Ohio University

Luke Steiner: Summer of baseball

Luke Steiner: Summer of baseball
Showing my Dad around Linda K. Epling Stadium

For some college students, summer is a time for catching up with high school friends and family and going on fun, spontaneous adventures with your friends. For others students, it’s a time to gain professional experience in a field of work they’re extremely interested in, maybe even in an area of the country or world that they’ve never seen before.

Summer 2019 was the latter of the two options for me. Spending time in a small town in West Virginia named Beckley was life-changing. A place where it rains more days of the year than even Seattle, an area riddled with poverty from the post-coal depression, and the site for an International Boy Scout Jamboree. Spending time away from home can be tough, and it was, but forcing myself out of my comfort zone made for one of the best summers of my life.

From late May to early August, I interned with the West Virginia Miners, a summer collegiate baseball team, as the Director of Multimedia and Broadcasting, Assistant GM, and Assistant Director of Baseball Operations. A mouthful, I know, but the experiences I had with players from all over the country—and even just the game-day staff for the team—are uncountable. I keep in touch with seven different people from the summer on a daily basis, from the team athletic trainer to one of the team’s best players. Whether it was a 10-hour charter bus ride back from Normal, Illinois, or just going to lunch with the whole team, I grew to love the friendships I developed with these players, all of whom have the same goal as me for the summer: to better our craft. While the players worked on drills, I worked on pitching ideas, writing stories, making videos…You name it, I did it.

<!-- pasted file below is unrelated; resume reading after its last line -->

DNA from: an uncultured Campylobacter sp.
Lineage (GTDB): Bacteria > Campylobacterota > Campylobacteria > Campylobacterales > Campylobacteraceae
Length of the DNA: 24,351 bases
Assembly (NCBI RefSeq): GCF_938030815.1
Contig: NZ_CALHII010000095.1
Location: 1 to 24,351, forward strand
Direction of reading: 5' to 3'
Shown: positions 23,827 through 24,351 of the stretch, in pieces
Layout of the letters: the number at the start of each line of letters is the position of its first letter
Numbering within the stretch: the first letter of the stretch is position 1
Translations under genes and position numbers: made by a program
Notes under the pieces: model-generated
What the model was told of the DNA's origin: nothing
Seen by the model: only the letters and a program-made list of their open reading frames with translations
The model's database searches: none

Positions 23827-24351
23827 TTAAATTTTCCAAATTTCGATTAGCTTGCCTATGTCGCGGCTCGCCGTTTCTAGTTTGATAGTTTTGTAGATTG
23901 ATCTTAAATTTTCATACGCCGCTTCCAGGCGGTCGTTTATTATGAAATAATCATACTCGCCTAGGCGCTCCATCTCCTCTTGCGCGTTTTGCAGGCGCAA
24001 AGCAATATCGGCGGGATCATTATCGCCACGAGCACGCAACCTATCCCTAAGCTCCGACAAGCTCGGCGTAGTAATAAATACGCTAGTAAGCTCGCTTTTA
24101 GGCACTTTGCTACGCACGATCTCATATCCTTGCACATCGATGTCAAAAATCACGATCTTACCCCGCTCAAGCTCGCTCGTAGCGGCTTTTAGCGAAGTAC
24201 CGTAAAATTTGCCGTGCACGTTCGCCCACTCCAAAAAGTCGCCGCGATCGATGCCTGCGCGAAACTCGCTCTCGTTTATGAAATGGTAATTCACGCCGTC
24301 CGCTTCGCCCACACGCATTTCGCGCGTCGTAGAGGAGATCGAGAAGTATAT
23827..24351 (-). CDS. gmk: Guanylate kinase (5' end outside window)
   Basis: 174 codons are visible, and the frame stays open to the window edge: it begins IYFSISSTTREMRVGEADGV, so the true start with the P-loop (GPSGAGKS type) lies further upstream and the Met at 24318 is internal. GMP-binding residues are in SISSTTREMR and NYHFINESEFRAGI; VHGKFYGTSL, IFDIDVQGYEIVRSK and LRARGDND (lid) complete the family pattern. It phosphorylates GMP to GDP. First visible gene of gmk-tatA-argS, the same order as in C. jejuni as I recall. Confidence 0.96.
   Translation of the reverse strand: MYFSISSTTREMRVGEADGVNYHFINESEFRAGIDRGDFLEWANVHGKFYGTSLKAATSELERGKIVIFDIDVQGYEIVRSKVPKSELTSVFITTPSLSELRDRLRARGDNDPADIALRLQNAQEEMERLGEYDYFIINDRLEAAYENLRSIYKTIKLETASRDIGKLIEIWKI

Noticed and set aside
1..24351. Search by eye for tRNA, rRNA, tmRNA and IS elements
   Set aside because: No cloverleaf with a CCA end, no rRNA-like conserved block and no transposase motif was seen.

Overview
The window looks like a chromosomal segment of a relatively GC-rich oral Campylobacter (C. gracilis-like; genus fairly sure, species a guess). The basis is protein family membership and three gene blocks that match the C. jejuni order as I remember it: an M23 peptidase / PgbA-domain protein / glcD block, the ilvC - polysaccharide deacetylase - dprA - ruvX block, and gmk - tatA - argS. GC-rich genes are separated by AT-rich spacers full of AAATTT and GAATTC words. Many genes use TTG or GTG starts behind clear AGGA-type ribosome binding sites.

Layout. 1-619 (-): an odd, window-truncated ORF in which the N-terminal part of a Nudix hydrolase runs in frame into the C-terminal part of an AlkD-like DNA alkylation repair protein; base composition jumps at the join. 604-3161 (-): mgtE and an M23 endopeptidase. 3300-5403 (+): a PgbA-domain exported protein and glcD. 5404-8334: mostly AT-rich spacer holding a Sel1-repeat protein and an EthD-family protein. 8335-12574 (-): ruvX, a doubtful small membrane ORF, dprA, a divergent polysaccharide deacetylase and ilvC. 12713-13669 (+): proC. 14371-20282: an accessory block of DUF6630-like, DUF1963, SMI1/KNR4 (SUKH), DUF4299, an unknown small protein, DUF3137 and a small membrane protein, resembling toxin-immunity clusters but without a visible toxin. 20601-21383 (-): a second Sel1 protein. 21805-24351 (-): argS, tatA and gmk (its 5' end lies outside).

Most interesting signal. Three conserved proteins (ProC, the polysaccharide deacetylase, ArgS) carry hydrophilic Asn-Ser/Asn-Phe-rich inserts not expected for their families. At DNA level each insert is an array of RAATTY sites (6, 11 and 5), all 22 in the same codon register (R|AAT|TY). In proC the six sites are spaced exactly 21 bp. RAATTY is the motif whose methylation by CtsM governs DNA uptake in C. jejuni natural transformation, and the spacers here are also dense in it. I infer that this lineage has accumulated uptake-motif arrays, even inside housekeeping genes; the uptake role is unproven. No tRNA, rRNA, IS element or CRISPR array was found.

Being extremely busy with the team left very little time for exploration of the surrounding area, but I did get to go white water rafting while I was there. If you have never done it before, I highly recommend doing it. Whether it was being on the raft with nine other people including the guide, just floating down the river, or if it was paddling for our lives so we don’t get caught by the rapids, it was one of the most enjoyable things that I have ever done, and everyone should do it once.

This whole experience came from one thing: wanting to gain professional experience and push myself out of my comfort zone. It may seem intimidating to leave home for a summer, but if you think it will make you a better professional and person, do it.